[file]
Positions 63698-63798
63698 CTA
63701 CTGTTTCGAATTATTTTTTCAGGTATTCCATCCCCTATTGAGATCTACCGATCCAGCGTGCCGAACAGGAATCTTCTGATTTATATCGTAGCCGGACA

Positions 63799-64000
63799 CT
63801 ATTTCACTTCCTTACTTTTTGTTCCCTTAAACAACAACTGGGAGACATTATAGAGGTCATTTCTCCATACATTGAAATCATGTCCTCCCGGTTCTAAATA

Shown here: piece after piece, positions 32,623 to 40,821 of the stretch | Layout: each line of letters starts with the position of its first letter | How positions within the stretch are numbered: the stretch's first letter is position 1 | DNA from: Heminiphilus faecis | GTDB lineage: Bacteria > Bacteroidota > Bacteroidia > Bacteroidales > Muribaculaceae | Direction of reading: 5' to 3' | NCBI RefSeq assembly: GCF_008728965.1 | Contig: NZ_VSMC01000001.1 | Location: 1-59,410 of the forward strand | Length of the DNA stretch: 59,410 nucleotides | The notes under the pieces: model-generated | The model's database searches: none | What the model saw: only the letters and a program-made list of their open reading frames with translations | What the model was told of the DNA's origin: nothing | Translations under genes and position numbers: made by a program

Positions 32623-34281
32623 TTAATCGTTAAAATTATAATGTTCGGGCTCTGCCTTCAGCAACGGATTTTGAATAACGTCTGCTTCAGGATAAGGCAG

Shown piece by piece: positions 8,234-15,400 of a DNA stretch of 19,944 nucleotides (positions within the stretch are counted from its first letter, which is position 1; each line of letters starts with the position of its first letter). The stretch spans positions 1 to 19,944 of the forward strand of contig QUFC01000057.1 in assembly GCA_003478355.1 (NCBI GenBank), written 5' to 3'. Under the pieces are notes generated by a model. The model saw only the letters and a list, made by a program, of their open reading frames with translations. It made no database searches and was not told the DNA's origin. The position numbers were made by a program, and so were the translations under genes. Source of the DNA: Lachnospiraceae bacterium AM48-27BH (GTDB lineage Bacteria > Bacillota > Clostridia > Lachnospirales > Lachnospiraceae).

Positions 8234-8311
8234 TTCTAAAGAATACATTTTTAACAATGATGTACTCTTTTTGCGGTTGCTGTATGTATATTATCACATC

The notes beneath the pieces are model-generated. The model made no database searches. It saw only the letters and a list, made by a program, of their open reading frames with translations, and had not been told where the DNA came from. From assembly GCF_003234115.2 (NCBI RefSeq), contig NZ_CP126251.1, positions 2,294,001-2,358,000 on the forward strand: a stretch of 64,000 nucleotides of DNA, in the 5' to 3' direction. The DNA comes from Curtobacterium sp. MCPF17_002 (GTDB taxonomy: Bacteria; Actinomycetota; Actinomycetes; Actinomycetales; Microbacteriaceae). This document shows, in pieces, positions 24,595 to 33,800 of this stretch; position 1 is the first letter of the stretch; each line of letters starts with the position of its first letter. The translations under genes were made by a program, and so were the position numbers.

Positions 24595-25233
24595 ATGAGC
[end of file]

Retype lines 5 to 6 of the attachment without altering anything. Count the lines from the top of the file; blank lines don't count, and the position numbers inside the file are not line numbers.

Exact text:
63799 CT
63801 ATTTCACTTCCTTACTTTTTGTTCCCTTAAACAACAACTGGGAGACATTATAGAGGTCATTTCTCCATACATTGAAATCATGTCCTCCCGGTTCTAAATA